So the puzzle was finally completed in a little over two hours, and the message had been spelt out: COLOUR APPROPRIATELY CELLS CONTAINING LETTERS OF THEME. A quick look at the grid, and it obviously wasn’t the letters E, M and T which needed colouring, but the use of the word appropriately shouted out the need for a certain colour to be used. I started staring at the grid. I was pretty sure from the title, cross-country, that there was some sort of mountainous trek or road involved, like the Fosse Way. There was even an area in the centre right of the diagram where SUMMIT could be seen. But 21 squares … that’s a lot, so perhaps I was looking for an alternative name to the theme which was to be entered under the grid and which had fewer letters. I started looking for things like trans-pennine and trans-alpine but no luck. And then there was YELLOW in column 3 and row 7 suggesting the colour to be used; well, ELLOW actually and I hadn’t made a mistake. And also, ERRANT at the end of row 10, but I really was clasping at straws here. All those Ss in the middle looked suspicious, but I didn’t know what to do with them. It was obvious that this theme wasn’t in the process of jumping out and hitting me between the eyes!

Over the next couple of days, I picked the puzzle up … and put it down again! But suddenly those neural synapses aligned themselves correctly: instead of saying to myself cross-coun’try, for some reason I said cross’ country with the stress on the first syllable and no hyphen. Well of course, the country most well-known for a cross on its flag is Switzerland. I looked up CH in Chambers to confirm, as given by the preamble, that it was there (which of course it was) and counted the number of letters in CONFEDERATIO HELVETICA. I scanned row 1: all letters in CH; row 2, all letters in CH; row 3, all letters in CH. I was now worried that the whole puzzle consisted of the letters in CH, but there in the middle of row 4 were S and M, followed by S and U and then SSYSUM. I didn’t waste the lead in my red colouring pencil — that would come later, but just put a red outline around the little 6×6 white cross in the centre of the grid.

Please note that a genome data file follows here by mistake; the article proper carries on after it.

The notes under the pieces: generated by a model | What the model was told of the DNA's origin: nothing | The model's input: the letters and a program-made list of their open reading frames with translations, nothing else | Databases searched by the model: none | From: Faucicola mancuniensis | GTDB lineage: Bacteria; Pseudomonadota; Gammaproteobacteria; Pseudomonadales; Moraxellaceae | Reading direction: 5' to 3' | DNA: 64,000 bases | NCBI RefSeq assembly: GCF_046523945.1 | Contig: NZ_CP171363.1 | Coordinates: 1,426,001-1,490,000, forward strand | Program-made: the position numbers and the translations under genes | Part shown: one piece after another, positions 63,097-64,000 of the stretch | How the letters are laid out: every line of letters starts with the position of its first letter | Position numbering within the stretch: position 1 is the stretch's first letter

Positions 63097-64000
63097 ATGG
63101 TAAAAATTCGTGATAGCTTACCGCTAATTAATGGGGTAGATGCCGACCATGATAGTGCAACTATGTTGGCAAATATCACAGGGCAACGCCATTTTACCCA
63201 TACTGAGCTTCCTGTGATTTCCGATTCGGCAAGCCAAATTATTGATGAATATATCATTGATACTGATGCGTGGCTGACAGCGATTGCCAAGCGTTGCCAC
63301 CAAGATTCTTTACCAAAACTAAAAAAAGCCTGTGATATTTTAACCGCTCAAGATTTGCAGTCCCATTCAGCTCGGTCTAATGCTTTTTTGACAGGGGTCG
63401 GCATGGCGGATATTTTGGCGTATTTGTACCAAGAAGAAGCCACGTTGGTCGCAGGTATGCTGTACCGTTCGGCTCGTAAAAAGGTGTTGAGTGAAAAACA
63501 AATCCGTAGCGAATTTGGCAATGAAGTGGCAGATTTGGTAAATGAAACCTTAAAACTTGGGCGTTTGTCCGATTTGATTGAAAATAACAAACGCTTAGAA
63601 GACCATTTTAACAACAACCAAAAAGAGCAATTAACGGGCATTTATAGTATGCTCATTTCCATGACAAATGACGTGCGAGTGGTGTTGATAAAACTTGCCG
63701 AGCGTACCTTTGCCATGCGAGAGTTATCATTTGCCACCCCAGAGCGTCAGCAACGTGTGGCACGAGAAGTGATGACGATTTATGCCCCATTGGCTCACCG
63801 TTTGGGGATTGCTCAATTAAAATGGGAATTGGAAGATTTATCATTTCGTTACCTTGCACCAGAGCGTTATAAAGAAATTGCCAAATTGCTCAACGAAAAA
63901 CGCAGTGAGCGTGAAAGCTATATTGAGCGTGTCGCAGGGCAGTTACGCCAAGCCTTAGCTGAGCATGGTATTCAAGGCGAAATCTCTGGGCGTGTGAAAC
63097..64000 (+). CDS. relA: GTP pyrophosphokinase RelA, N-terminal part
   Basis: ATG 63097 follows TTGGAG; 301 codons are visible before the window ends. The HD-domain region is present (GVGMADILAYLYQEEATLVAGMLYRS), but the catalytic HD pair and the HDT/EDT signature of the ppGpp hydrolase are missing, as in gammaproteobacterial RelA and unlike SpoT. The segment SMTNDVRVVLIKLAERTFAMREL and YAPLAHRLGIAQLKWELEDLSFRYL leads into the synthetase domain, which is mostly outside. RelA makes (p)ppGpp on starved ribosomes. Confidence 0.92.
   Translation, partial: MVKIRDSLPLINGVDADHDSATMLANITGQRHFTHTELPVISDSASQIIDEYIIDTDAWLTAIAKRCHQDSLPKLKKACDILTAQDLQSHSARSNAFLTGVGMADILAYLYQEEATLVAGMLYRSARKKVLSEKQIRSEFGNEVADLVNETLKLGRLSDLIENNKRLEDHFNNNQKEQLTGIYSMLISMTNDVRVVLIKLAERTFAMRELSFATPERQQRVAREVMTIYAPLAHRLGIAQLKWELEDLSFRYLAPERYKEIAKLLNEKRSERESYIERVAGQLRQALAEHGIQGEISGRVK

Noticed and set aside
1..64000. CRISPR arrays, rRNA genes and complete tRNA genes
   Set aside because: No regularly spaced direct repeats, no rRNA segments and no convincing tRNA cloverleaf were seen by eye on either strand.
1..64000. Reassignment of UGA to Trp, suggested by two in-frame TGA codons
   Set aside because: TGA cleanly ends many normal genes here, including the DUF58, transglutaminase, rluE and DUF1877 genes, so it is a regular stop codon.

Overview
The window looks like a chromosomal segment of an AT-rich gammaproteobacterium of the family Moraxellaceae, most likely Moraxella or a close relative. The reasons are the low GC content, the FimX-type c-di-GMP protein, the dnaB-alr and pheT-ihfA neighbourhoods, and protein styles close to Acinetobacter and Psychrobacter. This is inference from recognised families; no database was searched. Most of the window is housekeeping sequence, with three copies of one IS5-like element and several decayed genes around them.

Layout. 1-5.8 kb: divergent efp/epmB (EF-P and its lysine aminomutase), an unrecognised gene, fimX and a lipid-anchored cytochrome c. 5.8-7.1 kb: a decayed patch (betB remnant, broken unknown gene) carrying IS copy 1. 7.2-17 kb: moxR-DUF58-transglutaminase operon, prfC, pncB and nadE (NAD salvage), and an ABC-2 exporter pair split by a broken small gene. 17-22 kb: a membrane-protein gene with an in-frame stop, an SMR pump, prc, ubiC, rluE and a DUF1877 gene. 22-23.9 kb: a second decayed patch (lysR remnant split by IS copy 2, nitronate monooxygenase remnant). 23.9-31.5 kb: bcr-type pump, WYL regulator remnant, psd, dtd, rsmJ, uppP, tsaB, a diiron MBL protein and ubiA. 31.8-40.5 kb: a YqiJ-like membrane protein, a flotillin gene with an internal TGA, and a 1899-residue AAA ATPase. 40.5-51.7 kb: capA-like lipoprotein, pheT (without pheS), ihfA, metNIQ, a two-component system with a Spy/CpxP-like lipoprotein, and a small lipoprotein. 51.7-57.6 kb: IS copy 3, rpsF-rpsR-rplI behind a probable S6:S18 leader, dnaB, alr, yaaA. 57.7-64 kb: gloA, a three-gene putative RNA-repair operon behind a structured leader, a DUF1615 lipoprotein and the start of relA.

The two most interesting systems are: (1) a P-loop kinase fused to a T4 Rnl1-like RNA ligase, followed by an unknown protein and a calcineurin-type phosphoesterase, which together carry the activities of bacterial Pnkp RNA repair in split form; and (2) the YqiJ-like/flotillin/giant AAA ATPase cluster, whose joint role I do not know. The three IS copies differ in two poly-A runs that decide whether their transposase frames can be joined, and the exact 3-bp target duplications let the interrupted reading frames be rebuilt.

Well, yes I know, it was obvious really! Given that the occurrence of 21 letters were to be shaded, that meant most of the grid rather than just a small left-to-right band across the grid, but hindsight, they say, is 20-20.

This week’s reminiscence is comparatively recent compared to most, and is from QI with an exchange between Stephen Fry and Alan Davis:

AD: I know something about Switzerland.
SF: Yes, tell me about Switzerland.
AD: Switzerland has 4 official languages —
SF: Yes.
AD: — none of which are used on their stamps.
SD: None of which is used on their stamps!

So thanks to MynoT for another really good puzzle. Let’s hope there is no requirement for any red colouring in the near future! And I’m looking forward to a couple of puzzles about Windsor and Maidenhead soon, Shirley!